Experiments in cell culture have suggested that Fz2 acts as a receptor in the Wg signal transduction pathway. Do Fz and Fz2 act between Wg and the intracellular components of its signal transduction pathway? Genetic epistasis can determine the order of action of genes in a common pathway. If fz and Fz2 function downstream of wg, then interference of fz and Fz2 activities should suppress activating mutations of wg. A transgenic strain that expresses high levels of Wg in all epidermal cells causes those cells to secrete naked cuticle. This strain was used to determine whether fz and Fz2 are required for wg action. When these animals are injected with ds-fz and ds-Fz2 RNAs, the formation of ectopic naked cuticle is suppressed. The injected transgenic embryos are distinct from wild-type embryos injected with RNA and from the uninjected transgenic strain. They resembled wild-type embryos injected with dsRNA in that they have denticles alternating with naked cuticle plus some localized patches of continuous denticle lawn. However, they do not usually have the complete complement of denticles. This incomplete suppression is attributed to the fact that interference of fz and Fz2 is primarily localized to regions close to the site of injection. Nevertheless, this result provides genetic evidence for a function of fz and Fz2 downstream of wg (Kennerdell, 1998).

Transduction of a Wg signal antagonizes the Shaggy/Zw3 kinase, which functions to modulate levels of Arm. Do fz and Fz2 act between wg and shaggy, as would be predicted for the Wg receptor? Loss of shaggy activity results in all epidermal cells adopting posterior segmental fates, and mutant embryos lack ventral denticles. When shaggy mutant embryos are injected with ds-fz and ds-Fz2 RNAs, there is no change in their phenotype; they resemble shaggy embryos. The similarity of the phenotypes of shaggy with or without fz and Fz2 interference suggests that fz and Fz2 function upstream of zw3 in wg signaling (Kennerdell, 1998).

There are similarities between how Wg signals to cells in the embryonic epidermis and in wing discs. Several studies suggest that Wg acts as a morphogen in both tissues. Moreover, it utilizes the same signal transduction pathway in responding cells. However, there are significant differences between how Wg works in the two tissues. In the wing disc, Wg specifies cell fate decisions but has no apparent role in controlling planar polarity of wing cells. In the embryonic epidermis, Wg specifies cell fate decisions and controls the planar polarity of cells. This planar polarity is manifested by the orientation of denticles along the anteroposterior axis, which is disrupted in wg mutants or can be redirected by wg misexpression. There is a second major difference between wing and embryo: in the wing, DFz2 and not Fz mediates the Wg signal. Misexpression of DFz2 increases the zone of Wg responsiveness in the wing, but Fz misexpression has no effect. Null fz mutants do not perturb cell fate decisions attributable to Wg. In the embryo, both Fz and DFz2 are required to mediate the Wg signal. Inhibition of both genes is sufficient to disrupt planar polarity and epidermal cell differentiation, whereas inhibition of each gene singly has no effect. These data are also consistent with experimental results in which Fz was overexpressed in embryos (Kennerdell, 1998 and references).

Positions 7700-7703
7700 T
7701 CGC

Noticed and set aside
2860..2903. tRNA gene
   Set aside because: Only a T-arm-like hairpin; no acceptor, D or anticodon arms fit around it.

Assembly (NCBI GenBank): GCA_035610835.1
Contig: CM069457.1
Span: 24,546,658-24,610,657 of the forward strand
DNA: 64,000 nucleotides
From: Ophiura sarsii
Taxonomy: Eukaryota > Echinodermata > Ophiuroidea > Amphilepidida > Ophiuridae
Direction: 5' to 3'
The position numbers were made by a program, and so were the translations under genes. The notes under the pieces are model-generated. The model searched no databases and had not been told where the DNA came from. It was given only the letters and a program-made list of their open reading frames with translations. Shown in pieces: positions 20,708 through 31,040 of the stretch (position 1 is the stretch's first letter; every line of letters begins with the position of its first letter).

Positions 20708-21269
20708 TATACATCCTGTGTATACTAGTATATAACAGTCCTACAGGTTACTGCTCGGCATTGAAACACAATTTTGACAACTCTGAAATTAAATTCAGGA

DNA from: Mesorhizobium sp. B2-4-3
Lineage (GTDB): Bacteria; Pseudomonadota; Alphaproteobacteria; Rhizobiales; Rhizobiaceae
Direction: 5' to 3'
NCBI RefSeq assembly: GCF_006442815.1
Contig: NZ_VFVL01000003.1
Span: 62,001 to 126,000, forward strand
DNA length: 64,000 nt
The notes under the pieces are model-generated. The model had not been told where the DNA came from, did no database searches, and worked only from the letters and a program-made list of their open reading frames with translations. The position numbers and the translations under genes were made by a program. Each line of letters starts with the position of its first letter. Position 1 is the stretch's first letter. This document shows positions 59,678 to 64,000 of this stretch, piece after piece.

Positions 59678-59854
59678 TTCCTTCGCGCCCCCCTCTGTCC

How can Wg, Fz, and DFz2 generate both polarity and cell fate responses in embryos and not in wing discs? One possibility is that in embryos they directly specify cell fates and indirectly affect cell polarity. For instance, they specify the diverse pattern of denticle types that might then determine overall denticle polarity. Another possibility is that distinct domains of Wg activate different cell responses by interacting with receptors in qualitatively different ways. Access to some Wg domains might be limiting in some tissues and not others. A third possibility is that Wg ligand-receptor interactions are quantitatively different in various tissues. A fourth possibility is that intrinsic factors couple Wg-bound Frizzled proteins to a particular cell response, and these factors are differentially active in various tissues (Kennerdell, 1998 and references).

Most ligands pair with specific receptors, and each pairing remains fixed for different tissues and different developmental stages. Wg appears to be an exception to this general rule. What is the significance behind Wg's diverse signaling properties? By adding greater flexibility in the competence of cells to respond to Wg, more diverse responses to a single ligand can be generated. Competence may be modified by changing the number of potential receptors and their ability to trigger more than one transduction pathway. Another reason for this diversity might be related to the function of Wg receptors in shaping the concentration gradient of Wg in a tissue. In the wing disc, high levels of Fz2 stabilize extracellular Wg and allow it to range farther from its source than in the absence of Fz2. Thus, if more than a single Frizzled protein can stabilize Wg, the combination of multiple receptor expression patterns might determine the Wg gradient. This simple combinatorial mechanism could potentially generate a broad range of gradient curves for a single ligand (Kennerdell, 1998).